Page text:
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Microsoft switches Japan Xbox chief

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CIOL Bureau
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Nathan Layne

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TOKYO: The new head of Microsoft Corp's Xbox division in Japan acknowledges that sales of the game console have not fully met expectations, but says there will not be a major shift in strategy following a slow start.

"Sales have not necessarily lived up to everyone's expectations since launch," Takashi Sensui, who was tapped on Thursday to replace Yoshihiro Maruyama as general manager of the Xbox division in Japan, told Reuters in a phone interview.

"But considering the (software) titles due to be released and the features and functions of the Xbox 360, we believe we will see very strong growth from here on out."

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The change is effective from April 1.

The world's largest software maker launched its Xbox 360 game machine in the final quarter of 2005 with hopes of grabbing the lead in the $25 billion yen video game market from Sony Corp., which plans to introduce a new console later this year.

The Xbox 360 has been selling well in the United States and Europe, but has received a tepid response from consumers in Japan, moving only 115,000 units in Japan since its launch two months ago, according to a survey by industry watcher Enterbrain.

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That is below the 123,000 units of its previous generation Xbox sold in Japan in the first three days after launch in February 2002. It also compares with the 900,000 units sold in the North American market as of the end of December.

Microsoft said Maruyama, 51, a game industry veteran who took over as head of Xbox operations in Japan in 2003, has been appointed to a "strategic position" within Microsoft's entertainment and devices division, but did not elaborate on his new post.

Sensui, 41, said the departure of Maruyama should not be viewed as a demotion, especially since the two have worked closely on the Xbox so far. It is also not a sign that Microsoft will be making big changes in its strategy for Japan.

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"Naturally I will take another look at our strategy here, considering many opinions from within and outside the company," Sensui said. "But that doesn't mean there will be a large shift in strategy ... There will not be a big change in direction."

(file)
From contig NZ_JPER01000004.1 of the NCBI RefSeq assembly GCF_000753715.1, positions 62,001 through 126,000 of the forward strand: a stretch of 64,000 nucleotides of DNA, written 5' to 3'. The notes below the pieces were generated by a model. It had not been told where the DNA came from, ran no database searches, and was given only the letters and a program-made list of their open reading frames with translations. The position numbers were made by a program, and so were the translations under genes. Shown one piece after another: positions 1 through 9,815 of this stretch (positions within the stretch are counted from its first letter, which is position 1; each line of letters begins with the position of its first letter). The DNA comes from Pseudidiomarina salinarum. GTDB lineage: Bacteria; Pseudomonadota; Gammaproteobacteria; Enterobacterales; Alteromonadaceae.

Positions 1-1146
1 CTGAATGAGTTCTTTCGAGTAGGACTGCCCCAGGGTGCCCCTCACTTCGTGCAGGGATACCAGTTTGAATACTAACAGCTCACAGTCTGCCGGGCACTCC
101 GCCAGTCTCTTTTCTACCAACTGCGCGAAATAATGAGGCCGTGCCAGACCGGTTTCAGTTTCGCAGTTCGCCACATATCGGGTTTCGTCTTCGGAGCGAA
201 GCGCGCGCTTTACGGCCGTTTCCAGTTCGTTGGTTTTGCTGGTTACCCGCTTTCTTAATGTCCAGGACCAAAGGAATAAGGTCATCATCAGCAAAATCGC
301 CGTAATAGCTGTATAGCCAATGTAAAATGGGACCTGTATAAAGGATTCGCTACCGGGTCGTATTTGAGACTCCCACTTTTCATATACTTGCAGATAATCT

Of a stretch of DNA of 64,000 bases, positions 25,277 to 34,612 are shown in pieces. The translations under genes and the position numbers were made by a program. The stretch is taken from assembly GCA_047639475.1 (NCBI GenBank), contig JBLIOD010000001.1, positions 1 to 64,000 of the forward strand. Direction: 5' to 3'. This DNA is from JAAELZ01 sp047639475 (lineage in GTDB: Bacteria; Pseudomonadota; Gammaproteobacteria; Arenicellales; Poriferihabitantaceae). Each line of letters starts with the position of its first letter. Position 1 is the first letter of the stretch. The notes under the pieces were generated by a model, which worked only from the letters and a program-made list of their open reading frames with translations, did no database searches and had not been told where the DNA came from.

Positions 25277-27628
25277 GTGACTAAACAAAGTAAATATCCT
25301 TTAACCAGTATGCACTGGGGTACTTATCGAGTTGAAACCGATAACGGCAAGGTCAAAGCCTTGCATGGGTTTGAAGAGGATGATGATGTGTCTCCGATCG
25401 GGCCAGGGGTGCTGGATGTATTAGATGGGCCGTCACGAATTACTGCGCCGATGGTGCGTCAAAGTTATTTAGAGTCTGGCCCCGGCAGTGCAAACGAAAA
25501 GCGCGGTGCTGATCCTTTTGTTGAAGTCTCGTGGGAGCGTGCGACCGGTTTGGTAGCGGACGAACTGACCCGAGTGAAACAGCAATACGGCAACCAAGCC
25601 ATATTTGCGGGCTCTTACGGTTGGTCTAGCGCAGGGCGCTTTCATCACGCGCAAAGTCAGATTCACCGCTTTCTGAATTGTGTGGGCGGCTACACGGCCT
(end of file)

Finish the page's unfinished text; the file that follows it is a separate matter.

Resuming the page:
Sensui joined Microsoft in 2002 and currently serves as director of marketing and game content for the Xbox in Japan. His previous experience includes working for an investment company and the Japanese unit of German Software giant SAP.

One of Sensui's most pressing tasks will be to encourage Japanese software makers to develop more games. A lack of compelling titles is one of the main factors holding back sales of the Xbox 360, as it was with the first Xbox, analysts said.

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"It's not their fault in some respects, but there just hasn't been enough software available. It's all about the games, and if they aren't there, there is just absolutely no point," said Hiroshi Kamide, an analyst at KBC Securities Japan.

Microsoft had hoped to make a big splash in Japan this time by launching the Xbox 360 well ahead of Sony's PlayStation 3 this spring and a new console from Nintendo Co. Ltd., which should hit stores in the latter half of this year.

But Japanese gamers seem more interested in handheld devices these days.

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Data from Enterbrain shows that the Nintendo DS handheld player as well as Sony's PlayStation Portable and Playstation 2 game console were the top-selling game devices in Japan last month while the Xbox 360 continued to lag.

"The Japanese game market at the moment is all about the handhelds, and because the other two consoles haven't turned up no one has really tuned in yet, so the whole idea of getting first mover advantage has just not happened at all," Kamide said.

Microsoft aims to ship between 4.5 and 5.5 million of the Xbox 360 by the end of June, but has not given a specific target for Japan.

(Additional reporting by Kunihiko Kichise)

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